PROVIDENCE, RI – Governor Dan McKee today was joined by Rhode Island’s Congressional delegation, Lt. Governor Sabina Matos, the Executive Office of Health and Human Services (EOHHS), the Department of Human Services (DHS), and the Local Initiatives Support Corporation (LISC) to announce $8.5 million in first-round funding from the Early Childhood Care and Educational Capital (ECCE) Fund. The fund, approved by voters during the March 2021 special election, allocates $15 million to support childcare facilities in Rhode Island.
This first round of awards will support 15 projects, and result in the improvement or creation of more than 1,200 childcare spots in the state. Additional awards will be made until the fund is totally allocated.
Public support for spending to create and improve childcare facilities was strong, with nearly 67 percent voting to affirm. After a rigorous review process, the first round of awardees has been selected. Childcare is critical to the economic health of families and the state. This funding will be used to improve health and safety outcomes and address physical space barriers to quality improvement; and provide for the expansion of quality programming throughout the state. Decades of research show that high-quality early care and education programs can improve children’s cognitive and social-emotional development, enabling children to perform better in school.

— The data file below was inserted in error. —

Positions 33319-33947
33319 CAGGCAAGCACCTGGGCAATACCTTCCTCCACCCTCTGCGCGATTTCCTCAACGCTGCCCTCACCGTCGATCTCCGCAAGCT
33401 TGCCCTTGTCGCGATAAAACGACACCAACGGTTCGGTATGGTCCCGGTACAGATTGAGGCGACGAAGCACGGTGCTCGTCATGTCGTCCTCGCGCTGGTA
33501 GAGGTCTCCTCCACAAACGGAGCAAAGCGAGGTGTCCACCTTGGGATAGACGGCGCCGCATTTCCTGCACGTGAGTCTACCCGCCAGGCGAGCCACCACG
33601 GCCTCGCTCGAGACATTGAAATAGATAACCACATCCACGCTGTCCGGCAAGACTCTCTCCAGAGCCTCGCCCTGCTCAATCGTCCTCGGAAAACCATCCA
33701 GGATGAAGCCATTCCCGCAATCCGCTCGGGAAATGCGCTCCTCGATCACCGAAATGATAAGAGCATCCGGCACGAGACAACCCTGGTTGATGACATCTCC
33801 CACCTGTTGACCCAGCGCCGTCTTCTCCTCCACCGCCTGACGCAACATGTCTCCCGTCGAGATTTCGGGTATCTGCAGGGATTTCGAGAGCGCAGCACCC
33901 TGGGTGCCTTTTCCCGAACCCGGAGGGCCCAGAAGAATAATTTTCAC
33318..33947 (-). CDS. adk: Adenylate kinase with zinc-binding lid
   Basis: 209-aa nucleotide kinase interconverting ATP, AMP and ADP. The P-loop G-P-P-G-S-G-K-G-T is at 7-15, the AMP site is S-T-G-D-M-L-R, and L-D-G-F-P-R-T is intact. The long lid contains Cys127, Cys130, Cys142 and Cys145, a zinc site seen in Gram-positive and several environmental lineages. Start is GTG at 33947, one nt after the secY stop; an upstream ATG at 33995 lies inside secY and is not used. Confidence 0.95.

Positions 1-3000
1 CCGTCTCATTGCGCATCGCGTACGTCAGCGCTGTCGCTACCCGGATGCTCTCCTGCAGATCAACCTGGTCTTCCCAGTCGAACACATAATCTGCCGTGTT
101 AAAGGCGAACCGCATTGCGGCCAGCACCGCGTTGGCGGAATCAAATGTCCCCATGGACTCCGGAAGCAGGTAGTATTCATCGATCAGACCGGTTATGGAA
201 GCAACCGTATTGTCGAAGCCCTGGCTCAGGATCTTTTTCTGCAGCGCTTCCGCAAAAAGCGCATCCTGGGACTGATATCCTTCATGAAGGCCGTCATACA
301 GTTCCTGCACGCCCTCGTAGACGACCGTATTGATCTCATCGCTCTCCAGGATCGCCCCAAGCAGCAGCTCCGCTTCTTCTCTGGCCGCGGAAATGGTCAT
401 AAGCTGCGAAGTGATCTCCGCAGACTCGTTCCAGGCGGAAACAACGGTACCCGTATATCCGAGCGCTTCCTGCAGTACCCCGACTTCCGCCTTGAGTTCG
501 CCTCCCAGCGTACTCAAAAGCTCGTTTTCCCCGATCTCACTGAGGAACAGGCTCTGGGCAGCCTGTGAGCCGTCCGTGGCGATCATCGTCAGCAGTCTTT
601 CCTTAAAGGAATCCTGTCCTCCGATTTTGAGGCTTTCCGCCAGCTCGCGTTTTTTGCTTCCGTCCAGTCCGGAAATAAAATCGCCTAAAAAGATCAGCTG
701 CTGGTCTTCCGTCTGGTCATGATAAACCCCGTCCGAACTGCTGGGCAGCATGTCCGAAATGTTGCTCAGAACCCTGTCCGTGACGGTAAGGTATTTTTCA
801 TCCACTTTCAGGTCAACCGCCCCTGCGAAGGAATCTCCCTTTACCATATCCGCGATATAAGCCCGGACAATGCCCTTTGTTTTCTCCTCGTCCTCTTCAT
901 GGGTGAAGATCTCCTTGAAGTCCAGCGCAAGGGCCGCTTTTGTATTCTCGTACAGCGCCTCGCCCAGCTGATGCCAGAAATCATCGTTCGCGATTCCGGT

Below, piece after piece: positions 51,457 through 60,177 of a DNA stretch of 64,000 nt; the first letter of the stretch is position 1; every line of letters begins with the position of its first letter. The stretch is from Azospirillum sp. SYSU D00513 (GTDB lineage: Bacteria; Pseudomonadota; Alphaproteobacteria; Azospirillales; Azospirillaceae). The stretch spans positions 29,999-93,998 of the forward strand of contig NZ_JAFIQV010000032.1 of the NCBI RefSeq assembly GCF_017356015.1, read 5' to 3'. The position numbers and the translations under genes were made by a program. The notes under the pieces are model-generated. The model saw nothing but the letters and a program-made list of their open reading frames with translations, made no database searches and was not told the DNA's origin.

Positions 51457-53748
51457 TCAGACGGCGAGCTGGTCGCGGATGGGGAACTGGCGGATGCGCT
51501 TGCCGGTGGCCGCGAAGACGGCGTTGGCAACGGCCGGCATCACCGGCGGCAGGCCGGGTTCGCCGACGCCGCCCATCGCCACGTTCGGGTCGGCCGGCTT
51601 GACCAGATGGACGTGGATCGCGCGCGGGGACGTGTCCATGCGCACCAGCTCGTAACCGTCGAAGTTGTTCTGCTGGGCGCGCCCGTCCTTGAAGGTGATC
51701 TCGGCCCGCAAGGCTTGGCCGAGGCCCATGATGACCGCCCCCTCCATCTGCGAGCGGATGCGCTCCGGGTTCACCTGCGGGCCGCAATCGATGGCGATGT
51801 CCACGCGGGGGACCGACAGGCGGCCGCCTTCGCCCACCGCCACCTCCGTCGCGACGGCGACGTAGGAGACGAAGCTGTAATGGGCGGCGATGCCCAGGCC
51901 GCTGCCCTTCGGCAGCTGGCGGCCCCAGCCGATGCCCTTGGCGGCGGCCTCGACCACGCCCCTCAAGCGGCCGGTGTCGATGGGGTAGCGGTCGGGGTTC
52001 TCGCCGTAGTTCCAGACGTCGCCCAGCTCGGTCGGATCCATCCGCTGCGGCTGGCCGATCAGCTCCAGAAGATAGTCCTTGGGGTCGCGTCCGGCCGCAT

“My administration has prioritized ensuring that every Rhode Islander, regardless of where they’re from or where they’re raised, has a strong, solid start in life,” said Governor Dan McKee. “That’s why this $8.5 million in funding is so crucial. We’re making investments to expand and improve the child care infrastructure of our state, which is critical to our state’s economic health and to a family’s overall well-being.”
“High-quality child care is critical to child development and it’s essential for economic security for working families and employers alike,” said U.S. Senator Jack Reed. “These resources build on the $130 million federal investment we’ve made in Rhode Island’s child care and Head Start sector over the last two years. We must also ensure that child care workers get paid fairly and that their paychecks reflect the essential, critical work they do.”
“The strength of Rhode Island’s economy and workforce is built on the foundation of high-quality, affordable child care and early education. Improving child care facilities will set kids up for success while providing much-needed support for working parents,” said U.S. Senator Sheldon Whitehouse.